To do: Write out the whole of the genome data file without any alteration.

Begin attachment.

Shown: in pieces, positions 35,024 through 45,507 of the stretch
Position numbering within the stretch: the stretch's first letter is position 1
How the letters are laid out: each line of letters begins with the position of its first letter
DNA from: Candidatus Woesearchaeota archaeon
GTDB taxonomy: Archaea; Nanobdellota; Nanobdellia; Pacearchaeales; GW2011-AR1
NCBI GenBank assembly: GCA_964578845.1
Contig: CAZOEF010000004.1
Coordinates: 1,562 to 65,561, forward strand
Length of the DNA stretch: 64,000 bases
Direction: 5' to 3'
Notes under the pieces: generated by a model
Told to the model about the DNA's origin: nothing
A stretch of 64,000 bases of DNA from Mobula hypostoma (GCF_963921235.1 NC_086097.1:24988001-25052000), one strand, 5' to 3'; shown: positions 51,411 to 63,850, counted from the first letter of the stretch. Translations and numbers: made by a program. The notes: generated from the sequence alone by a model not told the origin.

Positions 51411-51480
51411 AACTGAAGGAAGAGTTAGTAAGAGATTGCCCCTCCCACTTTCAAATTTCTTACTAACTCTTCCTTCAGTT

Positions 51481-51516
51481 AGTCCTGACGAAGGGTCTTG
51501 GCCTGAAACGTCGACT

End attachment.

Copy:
Shown: in pieces, positions 35,024 through 45,507 of the stretch
Position numbering within the stretch: the stretch's first letter is position 1
How the letters are laid out: each line of letters begins with the position of its first letter
DNA from: Candidatus Woesearchaeota archaeon
GTDB taxonomy: Archaea; Nanobdellota; Nanobdellia; Pacearchaeales; GW2011-AR1
NCBI GenBank assembly: GCA_964578845.1
Contig: CAZOEF010000004.1
Coordinates: 1,562 to 65,561, forward strand
Length of the DNA stretch: 64,000 bases
Direction: 5' to 3'
Notes under the pieces: generated by a model
Told to the model about the DNA's origin: nothing
A stretch of 64,000 bases of DNA from Mobula hypostoma (GCF_963921235.1 NC_086097.1:24988001-25052000), one strand, 5' to 3'; shown: positions 51,411 to 63,850, counted from the first letter of the stretch. Translations and numbers: made by a program. The notes: generated from the sequence alone by a model not told the origin.

Positions 51411-51480
51411 AACTGAAGGAAGAGTTAGTAAGAGATTGCCCCTCCCACTTTCAAATTTCTTACTAACTCTTCCTTCAGTT

Positions 51481-51516
51481 AGTCCTGACGAAGGGTCTTG
51501 GCCTGAAACGTCGACT